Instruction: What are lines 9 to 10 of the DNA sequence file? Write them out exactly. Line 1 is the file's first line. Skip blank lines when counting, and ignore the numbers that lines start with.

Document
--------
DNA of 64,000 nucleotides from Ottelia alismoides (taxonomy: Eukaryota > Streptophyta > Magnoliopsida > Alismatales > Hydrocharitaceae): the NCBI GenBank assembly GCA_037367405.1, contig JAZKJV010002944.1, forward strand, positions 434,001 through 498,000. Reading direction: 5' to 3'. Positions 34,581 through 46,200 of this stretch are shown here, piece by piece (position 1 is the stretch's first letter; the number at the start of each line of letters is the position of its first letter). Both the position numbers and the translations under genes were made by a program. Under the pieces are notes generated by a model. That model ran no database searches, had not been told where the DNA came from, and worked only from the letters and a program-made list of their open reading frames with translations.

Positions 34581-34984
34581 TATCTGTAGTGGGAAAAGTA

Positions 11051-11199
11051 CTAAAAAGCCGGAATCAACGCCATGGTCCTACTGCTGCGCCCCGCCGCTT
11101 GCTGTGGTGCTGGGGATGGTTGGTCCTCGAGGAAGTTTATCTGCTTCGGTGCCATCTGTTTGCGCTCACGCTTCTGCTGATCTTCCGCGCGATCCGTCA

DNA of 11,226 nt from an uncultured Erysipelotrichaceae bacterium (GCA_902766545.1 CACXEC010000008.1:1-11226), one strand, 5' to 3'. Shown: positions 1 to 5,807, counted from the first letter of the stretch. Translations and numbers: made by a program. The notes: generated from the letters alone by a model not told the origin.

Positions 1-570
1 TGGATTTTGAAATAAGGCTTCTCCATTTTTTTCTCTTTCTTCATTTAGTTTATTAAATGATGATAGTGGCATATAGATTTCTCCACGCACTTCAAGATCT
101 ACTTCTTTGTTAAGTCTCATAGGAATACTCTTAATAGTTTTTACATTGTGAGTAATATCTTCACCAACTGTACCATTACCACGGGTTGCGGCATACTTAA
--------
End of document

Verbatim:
1 TGGATTTTGAAATAAGGCTTCTCCATTTTTTTCTCTTTCTTCATTTAGTTTATTAAATGATGATAGTGGCATATAGATTTCTCCACGCACTTCAAGATCT
101 ACTTCTTTGTTAAGTCTCATAGGAATACTCTTAATAGTTTTTACATTGTGAGTAATATCTTCACCAACTGTACCATTACCACGGGTTGCGGCATACTTAA